*The Big Ditch*

by on December 13, 2010 at 7:42 am in Books, Economics, History | Permalink

The authors are Noel Maurer and Carlos Yu and the subtitle of this excellent book is How American Took, Built, Ran, and Ultimately Gave Away the Panama Canal.  In the old days they might have called this book The Panama Canal.  Excerpt:

In 1920, when the Panama Canal first opened to commercial traffic, real freight rates between Britain (Liverpool) and the West Coast of the United States (Portland, Oregon) dropped 27 percent.  In 1921, the canal's first year of operation, real shipping costs dropped another 35 percent…by 1922, shipping costs had fallen 31 percent below their prewar average.

Within a few years, oil prices in California and Texas had converged.  The authors estimate a social rate of return of nine percent for the first two decades of the canal's existence and they do include the costs of defending it.

In my view, whether as tourists, economists, or historians, people do not spend enough time thinking about the Panama Canal.  Here is the book's home page.

1 Scoop December 13, 2010 at 4:57 am

I'd argue that the Erie Canal is even more under appreciated. Its construction cut the price of transporting a ton of freight from Lake Erie to New York by more than 90 percent — $100 to $9. This made it economical for the first time in history to transport non-perishable food over huge distances. Incredibly efficient food producers from the most fertile bits of America undercut European growers so much that the price of land plummeted, which undermined the traditional power base of Europe's aristocracy. Meanwhile, the ships that took food over to Europe were mostly empty on the return routes, so they slashed the cost of shipping things east, which made it pretty cheap to immigrate to America and spurred lots of people to do so. All because of a 363 mile canal.

2 dearieme December 13, 2010 at 6:21 am

"This made it economical for the first time in history to transport non-perishable food over huge distances": apart from the big rivers? Was food never carried down the Nile, Yangtze, Indus ……?

Even in little Western Europe, if it's true, as some historians say, that the legions on the Rhine were fed with corn from Roman Britain, that's a decent distance over fresh and salt water.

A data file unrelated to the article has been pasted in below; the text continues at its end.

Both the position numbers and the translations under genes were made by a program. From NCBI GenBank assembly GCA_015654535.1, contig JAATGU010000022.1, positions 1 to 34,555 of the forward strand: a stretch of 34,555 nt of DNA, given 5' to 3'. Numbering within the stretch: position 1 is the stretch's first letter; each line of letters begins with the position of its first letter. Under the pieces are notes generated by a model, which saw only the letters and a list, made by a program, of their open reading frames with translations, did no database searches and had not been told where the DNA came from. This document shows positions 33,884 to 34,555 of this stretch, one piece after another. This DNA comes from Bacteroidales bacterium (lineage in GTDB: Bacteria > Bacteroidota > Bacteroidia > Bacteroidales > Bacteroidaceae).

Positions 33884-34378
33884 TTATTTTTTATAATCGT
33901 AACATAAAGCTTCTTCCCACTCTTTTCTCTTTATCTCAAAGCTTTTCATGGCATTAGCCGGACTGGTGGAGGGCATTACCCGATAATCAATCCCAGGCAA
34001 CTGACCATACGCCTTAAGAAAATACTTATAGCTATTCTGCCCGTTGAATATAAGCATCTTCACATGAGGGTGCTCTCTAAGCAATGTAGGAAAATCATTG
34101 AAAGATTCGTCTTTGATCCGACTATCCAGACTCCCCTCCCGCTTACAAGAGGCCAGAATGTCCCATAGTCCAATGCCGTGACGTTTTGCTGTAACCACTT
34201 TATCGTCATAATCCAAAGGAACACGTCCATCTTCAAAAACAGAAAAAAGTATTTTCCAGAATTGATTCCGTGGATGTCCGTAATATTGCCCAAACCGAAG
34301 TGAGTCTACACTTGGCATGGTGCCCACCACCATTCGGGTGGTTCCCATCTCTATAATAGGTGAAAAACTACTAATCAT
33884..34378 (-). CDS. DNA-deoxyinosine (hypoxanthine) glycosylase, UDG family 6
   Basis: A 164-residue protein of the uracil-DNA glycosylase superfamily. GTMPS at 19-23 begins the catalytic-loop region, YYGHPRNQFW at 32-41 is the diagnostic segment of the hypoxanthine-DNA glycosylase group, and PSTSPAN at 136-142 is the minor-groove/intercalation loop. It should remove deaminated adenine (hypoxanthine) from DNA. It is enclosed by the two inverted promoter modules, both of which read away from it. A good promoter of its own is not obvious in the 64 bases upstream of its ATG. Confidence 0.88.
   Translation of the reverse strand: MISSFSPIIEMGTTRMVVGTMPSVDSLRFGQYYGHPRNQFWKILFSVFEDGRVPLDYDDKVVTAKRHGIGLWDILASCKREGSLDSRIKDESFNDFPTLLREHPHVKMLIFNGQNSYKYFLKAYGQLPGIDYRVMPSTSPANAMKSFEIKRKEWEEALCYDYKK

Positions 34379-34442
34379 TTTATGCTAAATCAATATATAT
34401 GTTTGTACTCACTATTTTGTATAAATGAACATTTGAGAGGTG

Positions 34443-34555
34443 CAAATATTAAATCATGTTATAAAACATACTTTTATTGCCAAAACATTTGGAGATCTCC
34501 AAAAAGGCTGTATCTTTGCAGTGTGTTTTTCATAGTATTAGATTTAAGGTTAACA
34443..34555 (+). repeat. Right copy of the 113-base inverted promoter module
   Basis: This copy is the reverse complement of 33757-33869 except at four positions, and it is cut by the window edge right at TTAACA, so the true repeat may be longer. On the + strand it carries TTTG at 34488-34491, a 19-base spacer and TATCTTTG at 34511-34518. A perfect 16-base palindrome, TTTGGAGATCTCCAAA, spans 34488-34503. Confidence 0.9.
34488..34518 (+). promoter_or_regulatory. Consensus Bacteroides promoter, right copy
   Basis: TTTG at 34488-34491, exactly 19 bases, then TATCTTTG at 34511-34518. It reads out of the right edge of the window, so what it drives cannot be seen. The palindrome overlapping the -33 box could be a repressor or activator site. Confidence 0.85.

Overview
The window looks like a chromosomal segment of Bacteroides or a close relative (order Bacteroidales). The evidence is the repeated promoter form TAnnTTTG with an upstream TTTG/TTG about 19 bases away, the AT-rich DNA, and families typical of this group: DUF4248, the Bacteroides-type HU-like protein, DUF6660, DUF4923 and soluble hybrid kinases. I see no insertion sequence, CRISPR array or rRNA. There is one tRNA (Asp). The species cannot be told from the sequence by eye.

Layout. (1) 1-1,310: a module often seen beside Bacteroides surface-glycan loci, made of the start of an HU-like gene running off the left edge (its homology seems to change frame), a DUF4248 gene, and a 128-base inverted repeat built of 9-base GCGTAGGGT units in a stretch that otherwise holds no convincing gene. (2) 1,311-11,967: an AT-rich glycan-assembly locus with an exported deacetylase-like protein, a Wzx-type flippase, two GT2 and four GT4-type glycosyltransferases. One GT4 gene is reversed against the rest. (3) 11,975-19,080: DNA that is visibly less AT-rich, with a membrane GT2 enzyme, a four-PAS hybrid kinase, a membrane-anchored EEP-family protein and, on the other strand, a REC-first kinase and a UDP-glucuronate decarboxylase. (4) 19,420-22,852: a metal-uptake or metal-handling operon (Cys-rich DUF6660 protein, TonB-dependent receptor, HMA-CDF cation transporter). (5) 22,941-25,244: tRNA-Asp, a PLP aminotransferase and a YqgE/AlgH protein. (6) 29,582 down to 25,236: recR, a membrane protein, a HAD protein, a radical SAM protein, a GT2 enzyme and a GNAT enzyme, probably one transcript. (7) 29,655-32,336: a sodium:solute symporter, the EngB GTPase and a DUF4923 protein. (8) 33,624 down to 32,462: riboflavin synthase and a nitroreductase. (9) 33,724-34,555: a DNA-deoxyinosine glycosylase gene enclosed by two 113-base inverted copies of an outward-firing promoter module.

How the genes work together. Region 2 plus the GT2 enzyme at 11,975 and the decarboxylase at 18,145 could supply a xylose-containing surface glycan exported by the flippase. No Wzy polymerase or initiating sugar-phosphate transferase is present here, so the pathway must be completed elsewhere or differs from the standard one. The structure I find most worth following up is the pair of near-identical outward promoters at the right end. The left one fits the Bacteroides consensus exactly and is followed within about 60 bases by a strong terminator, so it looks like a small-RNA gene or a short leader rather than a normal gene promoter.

3 Bernard Guerrero December 13, 2010 at 6:28 am

FYI, it's Carlos Yu. Not that he'll appreciate my making it easier for people to find him. :^)

4 Michael G Heller December 13, 2010 at 7:07 am

This must be the last-ditch effort to write definitive interpretation of Panama Canal history (*every* chapter is a ditch, except the irrelevant one). The book surely must be good. A couple of points: The US gave the Panama Canal away before expensive upgrading. I’m not saying that was the reason it gave it away, but the need for dredging and additional locks would have been predicted. For decades the width of the Culebra Cut of the Panama Canal effectively determined the global size for car carriers, and container and refrigerated ships. However, the Suez Canal is an alternative route. Climate change might open up the North-West Passage. Also container ports in Mexico and Canada could provide competitive alternative routing. Even in an expanded Panama Canal some of the biggest ships, such as the Emma Maersk which carries 11,000 twenty-foot containers (more than twice the Panama maximum) still might not scrape through. In any case, port authorities up and down the US east coast will need to spend spend spend on dredging and bigger cranes. Even if true that economic profit was the overriding or ultimate motive for imperialism and then for giving up neo-imperial ownership, remember that — irrespective of the accumulated quantity of facts, and irrespective of momentary agreement about the quality of the empirics and data — this is only ever a stylized perception on the part of historical actors and contemporary researchers, subject to testable law of unintended consequences. I hope this is not another book whose main purpose is to claim that new facts (or new stories about facts) necessarily trump time-tested logic.

5 dirk December 13, 2010 at 9:29 am

"In my view, whether as tourists, economists, or historians, people do not spend enough time thinking about the Panama Canal."

Colombians spend a lot of time thinking about the Panama Canal. Too much, I think.

6 David Zetland December 13, 2010 at 9:56 am

Give away? More like give back.

Note that the US recovered all costs (via tolls) before it gave the canal back.

7 iolanthe December 13, 2010 at 4:39 pm

I must have missed something in the comments (and book title). I had always thought that Panama is a sovereign nation so at the end of the day it gets to decide who owns assets on its territory regardless of who built them and when. I'm finding it difficult to imagine circumstances where the US would not have to cede control if that was what the Panamanians wanted (and it seems they did).

8 athEIst December 13, 2010 at 7:20 pm

This made it economical for the first time in history to transport non-perishable food over huge distances": apart from the big rivers? Was food never carried down the Nile, Yangtze, Indus ……?

The Mississippi!

9 Bartman December 13, 2010 at 8:39 pm

I had always thought that Panama is a sovereign nation

Panama is, but the Canal Zone, which consisted of the canal and five miles of land on either side, was a US territory until 1979. Had its own flag, its own government, its own police, its own courts, and so on.

As to whether we were obligated to give it back, ask yourselves if the Cubans would like Guantanamo back.

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